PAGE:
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3 stock market predictions for 2022

Businessman touching on number 2022 for preparation

The stock market has had a good run in 2021. As I write this in late December, the FTSE 100 is up about 14% year to date, while the S&P 500 is up about 26%.

Will these indexes continue to climb in 2022? I’d love to tell you they will. However, realistically, I have no idea (and neither does anyone else), because the stock market is notoriously unpredictable.

Having said that, I do have a number of more general stock market predictions for 2022. Here’s a look at three and the implications for my investment strategy. I could be wrong, of course, as none of us know what’s ahead.

Valuation will be important

My first prediction for 2022 is that there’s likely to be a strong focus on valuation. It’s fair to say that valuation has been a bit of an afterthought at times since the beginning of Covid-19. With bond yields at rock-bottom levels and central banks pumping trillions of liquidity into the system, investors have piled into stocks without focusing too much on value.

For a while, this strategy worked with many high-growth stocks soaring spectacularly. However, over the last six months or so, valuation has come back into focus and a lot of those expensive high-growth stocks have been crushed.

I expect value to remain in focus in 2022 so I won’t be buying high-growth stocks with outrageous valuations for my portfolio next year.

Small EV stocks will underperform

My second prediction for 2022, and this is related to my first, is that some electric vehicle (EV) stocks will underperform.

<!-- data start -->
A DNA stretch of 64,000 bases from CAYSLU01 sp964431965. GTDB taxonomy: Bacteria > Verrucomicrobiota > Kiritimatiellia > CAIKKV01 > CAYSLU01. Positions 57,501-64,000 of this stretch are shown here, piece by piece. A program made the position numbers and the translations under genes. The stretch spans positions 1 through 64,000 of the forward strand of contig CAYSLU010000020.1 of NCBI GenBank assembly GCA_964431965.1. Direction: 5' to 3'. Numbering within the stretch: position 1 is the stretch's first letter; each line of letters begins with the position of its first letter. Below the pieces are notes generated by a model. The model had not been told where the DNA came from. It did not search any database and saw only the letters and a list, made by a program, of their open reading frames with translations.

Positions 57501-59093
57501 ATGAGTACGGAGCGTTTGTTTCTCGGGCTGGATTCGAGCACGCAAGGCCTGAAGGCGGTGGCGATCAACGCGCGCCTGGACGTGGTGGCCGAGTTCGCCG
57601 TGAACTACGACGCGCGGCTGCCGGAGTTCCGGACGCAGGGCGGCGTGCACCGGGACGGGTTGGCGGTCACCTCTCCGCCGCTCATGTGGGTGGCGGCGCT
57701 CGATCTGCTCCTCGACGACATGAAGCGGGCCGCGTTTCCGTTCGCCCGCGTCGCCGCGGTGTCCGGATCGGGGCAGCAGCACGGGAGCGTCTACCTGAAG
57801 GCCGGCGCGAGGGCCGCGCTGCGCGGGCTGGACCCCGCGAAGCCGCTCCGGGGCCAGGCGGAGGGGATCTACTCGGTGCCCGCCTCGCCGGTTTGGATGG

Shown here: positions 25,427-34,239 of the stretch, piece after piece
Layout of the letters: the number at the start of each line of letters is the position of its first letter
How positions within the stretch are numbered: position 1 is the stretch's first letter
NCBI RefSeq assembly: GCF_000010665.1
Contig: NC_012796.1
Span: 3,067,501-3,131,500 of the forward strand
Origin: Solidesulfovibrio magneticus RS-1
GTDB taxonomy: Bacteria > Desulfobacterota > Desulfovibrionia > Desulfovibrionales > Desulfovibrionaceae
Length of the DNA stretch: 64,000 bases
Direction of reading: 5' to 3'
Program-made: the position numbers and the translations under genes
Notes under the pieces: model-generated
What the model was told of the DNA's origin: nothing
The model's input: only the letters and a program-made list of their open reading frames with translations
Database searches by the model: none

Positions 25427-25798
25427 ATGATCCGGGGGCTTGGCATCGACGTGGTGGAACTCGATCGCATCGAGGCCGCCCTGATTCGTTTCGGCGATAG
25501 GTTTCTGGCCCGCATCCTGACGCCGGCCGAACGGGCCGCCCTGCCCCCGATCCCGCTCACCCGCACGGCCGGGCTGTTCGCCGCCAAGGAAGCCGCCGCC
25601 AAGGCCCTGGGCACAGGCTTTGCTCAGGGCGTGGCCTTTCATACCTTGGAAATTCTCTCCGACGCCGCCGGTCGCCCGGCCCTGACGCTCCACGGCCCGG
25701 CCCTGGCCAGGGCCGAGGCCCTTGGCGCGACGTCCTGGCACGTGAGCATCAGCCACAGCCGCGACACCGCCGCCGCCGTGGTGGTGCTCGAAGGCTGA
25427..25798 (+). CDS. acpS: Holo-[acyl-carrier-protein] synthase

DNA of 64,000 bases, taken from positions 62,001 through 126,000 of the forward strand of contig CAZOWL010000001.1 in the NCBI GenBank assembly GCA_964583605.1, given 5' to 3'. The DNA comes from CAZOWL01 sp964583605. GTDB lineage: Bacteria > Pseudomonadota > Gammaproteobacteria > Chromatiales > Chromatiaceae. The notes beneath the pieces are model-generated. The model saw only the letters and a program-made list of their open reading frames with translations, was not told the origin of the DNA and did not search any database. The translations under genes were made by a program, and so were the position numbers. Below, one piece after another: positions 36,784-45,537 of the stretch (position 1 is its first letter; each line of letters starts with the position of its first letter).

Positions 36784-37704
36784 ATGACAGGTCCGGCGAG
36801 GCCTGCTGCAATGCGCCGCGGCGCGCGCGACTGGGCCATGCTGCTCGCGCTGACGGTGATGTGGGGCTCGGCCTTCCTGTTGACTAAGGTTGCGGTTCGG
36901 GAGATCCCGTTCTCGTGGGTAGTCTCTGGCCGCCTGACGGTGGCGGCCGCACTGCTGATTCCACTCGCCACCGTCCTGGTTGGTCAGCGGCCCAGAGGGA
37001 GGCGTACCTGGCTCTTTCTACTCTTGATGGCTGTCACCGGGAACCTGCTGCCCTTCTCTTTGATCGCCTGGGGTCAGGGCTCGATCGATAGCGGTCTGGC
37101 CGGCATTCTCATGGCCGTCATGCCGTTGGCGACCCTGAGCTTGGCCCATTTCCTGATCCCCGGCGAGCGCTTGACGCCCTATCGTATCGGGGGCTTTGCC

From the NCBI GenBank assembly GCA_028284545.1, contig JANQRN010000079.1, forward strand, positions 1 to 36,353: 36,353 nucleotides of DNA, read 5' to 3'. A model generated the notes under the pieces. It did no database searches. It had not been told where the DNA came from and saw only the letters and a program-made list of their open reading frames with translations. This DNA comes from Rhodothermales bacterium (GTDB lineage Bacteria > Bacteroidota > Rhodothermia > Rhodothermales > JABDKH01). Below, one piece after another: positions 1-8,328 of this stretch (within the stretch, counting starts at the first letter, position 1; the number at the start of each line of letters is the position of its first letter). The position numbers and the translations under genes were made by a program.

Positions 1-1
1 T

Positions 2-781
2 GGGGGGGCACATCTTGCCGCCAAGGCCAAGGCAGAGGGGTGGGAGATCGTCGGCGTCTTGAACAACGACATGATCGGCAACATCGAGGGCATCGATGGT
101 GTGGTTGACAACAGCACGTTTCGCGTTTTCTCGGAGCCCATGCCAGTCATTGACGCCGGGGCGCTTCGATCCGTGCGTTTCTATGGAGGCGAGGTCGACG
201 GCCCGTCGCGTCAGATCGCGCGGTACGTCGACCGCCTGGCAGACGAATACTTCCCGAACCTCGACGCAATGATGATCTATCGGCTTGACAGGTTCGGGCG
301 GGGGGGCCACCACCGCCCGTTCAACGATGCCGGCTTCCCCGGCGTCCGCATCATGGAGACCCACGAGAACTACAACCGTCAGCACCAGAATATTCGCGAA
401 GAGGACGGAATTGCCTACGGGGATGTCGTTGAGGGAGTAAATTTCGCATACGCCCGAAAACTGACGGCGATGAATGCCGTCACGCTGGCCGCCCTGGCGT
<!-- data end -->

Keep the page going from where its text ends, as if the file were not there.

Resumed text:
EV stocks are very popular with retail investors and it’s not hard to see why. With consumers increasingly focusing on sustainability, there’s strong demand for EVs right now and companies that operate in the space are benefitting.

However, valuations across the sector remain way too high, in my view, particularly in the start-up space.

Take Lucid and Rivian, for example. These companies have only sold a handful of cars. Yet the former has a market-cap of around $60bn while the latter has a valuation of around $90bn. These figures look very high, to my mind.

It’s worth noting that Lucid currently has short interest of 19%, while Rivian’s is around 13%. This indicates that short sellers see downside risk to these stocks in 2022.

Given the high valuations across the EV sector, I won’t be buying any of these stocks for my portfolio in 2022.

Big Tech will hold up

My final prediction is that the Big Tech stocks such as Apple, Microsoft, Alphabet, and Amazon will continue to generate solid returns for their investors.

One reason I’m bullish here is that these companies continue to grow at a very healthy rate. Another is that they all have solid balance sheets and excellent cash flows. So they’re actually quite ‘defensive’ in nature.

Most importantly though, none of these stocks look particularly expensive right now. Currently, Apple has a P/E ratio of about 30. Meanwhile, Alphabet has a P/E ratio of about 26. That’s not so high, in my view, given their level of growth.

Of course, there’s no guarantee these stocks will do well in 2022. But I think the risk/reward proposition is quite attractive. So I’m going to continue to build my portfolio around these Big Tech stocks next year.

The post 3 stock market predictions for 2022 appeared first on The Motley Fool UK.

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Suzanne Frey, an executive at Alphabet, is a member of The Motley Fool’s board of directors. Teresa Kersten, an employee of LinkedIn, a Microsoft subsidiary, is a member of The Motley Fool’s board of directors. John Mackey, CEO of Whole Foods Market, an Amazon subsidiary, is a member of The Motley Fool’s board of directors. Edward Sheldon owns Alphabet (C shares), Amazon, Apple, and Microsoft. The Motley Fool UK has recommended Alphabet (A shares), Amazon, Apple, and Microsoft. Views expressed on the companies mentioned in this article are those of the writer and therefore may differ from the official recommendations we make in our subscription services such as Share Advisor, Hidden Winners and Pro. Here at The Motley Fool we believe that considering a diverse range of insights makes us better investors.